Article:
Premier Steven Marshall has confirmed South Australia's lockdown will end at midnight tonight after no new cases of COVID-19 in the past 24 hours.
The decision to end the statewide lockdown came after "no serious escalation" with the Modbury cluster in recent days.
There are 19 cases linked to the cluster.
A "delighted" Mr Marshall said there were no new cases since announcing on Monday the lockdown would end.
"It is a huge relief for me and my team, and I know it will be a huge relief for all South Australians," he said.
Mr Marshall said restrictions would not be returning to the level they were before the outbreak of the cluster, rather they would be putting on "high level restrictions" for the next seven days, which were outlined on Monday.
He said restrictions would be eased as risk diminished.
The wearing of masks is now mandatory for high risk settings, including care facilities, personal care services - such as visiting a hairdresser, where staff and customers must wear a mask - passenger transport and indoor public places where face-to-face interactions take place.
Schools will reopen on Wednesday, with secondary school students required to wear masks, which Mr Marshall said would be a "new part of the uniform for the foreseeable future".
"I am reliably informed pallets of face masks are being delivered to our secondary schools today," he said.
The state government is strongly recommending to wear masks indoors at workplaces, especially in common areas.
Chief public health officer Professor Nicola Spurrier said "if you can wear a mask, wear a mask" as it would be safer for the individual and community.
She said students in year 8 and above are required to wear a mask indoors, but not outside in the school yard.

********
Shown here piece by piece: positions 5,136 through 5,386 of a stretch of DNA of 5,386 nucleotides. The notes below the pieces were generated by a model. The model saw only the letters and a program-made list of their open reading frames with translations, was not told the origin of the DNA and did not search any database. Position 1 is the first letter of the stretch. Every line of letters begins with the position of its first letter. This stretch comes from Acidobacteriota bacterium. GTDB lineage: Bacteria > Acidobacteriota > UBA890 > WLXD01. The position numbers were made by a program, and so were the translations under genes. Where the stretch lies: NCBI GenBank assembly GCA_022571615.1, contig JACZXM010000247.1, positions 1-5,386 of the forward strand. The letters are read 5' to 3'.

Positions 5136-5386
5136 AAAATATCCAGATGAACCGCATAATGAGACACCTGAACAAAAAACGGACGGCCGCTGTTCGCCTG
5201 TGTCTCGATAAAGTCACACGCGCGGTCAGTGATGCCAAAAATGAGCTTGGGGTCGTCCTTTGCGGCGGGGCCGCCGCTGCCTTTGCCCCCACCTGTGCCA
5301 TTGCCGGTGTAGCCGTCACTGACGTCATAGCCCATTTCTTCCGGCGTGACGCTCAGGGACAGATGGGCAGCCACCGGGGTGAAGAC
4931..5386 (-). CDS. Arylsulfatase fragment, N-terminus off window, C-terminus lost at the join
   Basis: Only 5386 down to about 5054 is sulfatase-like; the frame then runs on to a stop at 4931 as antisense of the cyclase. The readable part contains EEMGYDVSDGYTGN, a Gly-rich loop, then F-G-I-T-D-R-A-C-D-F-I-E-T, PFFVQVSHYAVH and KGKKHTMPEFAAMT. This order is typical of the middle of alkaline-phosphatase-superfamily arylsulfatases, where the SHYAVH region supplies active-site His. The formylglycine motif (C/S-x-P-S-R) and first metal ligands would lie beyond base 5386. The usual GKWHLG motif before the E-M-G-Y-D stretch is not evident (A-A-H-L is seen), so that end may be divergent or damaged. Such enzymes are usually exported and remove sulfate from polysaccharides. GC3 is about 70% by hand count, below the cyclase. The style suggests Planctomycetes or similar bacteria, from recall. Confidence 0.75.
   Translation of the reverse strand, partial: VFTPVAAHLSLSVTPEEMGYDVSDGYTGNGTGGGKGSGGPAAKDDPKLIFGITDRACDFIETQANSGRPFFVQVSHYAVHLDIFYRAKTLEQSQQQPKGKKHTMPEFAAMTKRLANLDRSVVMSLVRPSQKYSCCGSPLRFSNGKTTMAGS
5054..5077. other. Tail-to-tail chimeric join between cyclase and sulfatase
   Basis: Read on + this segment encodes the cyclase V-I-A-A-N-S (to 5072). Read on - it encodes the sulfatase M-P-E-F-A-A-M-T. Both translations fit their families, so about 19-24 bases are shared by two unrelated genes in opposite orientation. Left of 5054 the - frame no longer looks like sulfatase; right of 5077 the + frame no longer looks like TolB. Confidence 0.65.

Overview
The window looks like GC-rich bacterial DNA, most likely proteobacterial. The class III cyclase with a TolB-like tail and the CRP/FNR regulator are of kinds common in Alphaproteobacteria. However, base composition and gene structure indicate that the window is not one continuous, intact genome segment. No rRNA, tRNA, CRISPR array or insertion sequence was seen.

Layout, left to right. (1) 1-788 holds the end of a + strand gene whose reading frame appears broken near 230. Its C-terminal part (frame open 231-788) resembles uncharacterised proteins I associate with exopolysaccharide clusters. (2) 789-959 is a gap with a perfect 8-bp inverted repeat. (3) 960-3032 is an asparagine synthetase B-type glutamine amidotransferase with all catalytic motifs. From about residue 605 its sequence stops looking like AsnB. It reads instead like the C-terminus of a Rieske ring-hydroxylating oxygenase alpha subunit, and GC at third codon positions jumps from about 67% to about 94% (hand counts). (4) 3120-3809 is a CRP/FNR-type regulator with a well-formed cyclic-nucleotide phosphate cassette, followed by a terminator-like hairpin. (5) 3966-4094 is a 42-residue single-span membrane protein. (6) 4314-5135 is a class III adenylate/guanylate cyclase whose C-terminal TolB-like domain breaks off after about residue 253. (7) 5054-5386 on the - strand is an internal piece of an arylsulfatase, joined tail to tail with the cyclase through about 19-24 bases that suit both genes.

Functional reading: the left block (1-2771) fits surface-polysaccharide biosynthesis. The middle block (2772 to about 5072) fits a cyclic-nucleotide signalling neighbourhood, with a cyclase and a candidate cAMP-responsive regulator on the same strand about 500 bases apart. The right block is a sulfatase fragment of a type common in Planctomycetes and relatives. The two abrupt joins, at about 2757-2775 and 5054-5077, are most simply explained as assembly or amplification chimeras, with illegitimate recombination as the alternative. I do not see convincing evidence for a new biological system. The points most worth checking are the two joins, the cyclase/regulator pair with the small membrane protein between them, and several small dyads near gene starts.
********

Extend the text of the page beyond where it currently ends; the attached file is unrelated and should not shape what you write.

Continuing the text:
The minimum for students wearing masks will be the next seven days, with further direction to come.
Professor Spurrier said that in a situation where a person would have to be able to communicate clearly and the mask was impeding their ability to do so, they could remove the mask.
Sport training can resume across the state as of Wednesday, however competition cannot take place this weekend and must restart next weekend.
"We know this is disruptive, but we don't want to go backwards," Mr Marshall said.
Church services can also resume, but at a density of one person per four square metres. Singing is not allowed.
"I want to reiterate my thanks to all South Australians," the Premier said.
"If we didn't do this, we would find ourselves in a different situation at the moment."
Mr Marshall said 2500 business had received a $3000 cash grant to assist small and medium-sized businesses that have suffered a significant loss of income or been forced to close as a result of the lockdown.
Professor Spurrier said there were only two people from the Modbury cluster currently in hospital.
Police Commissioner Grant Stevens said over the course of the seven-day lockdown there had been 455 formal warnings issued to people and 256 expiation notices handed out.
He said these were people who had "deliberately gone about avoiding compliance" and had shown "no regard for the broader community effort".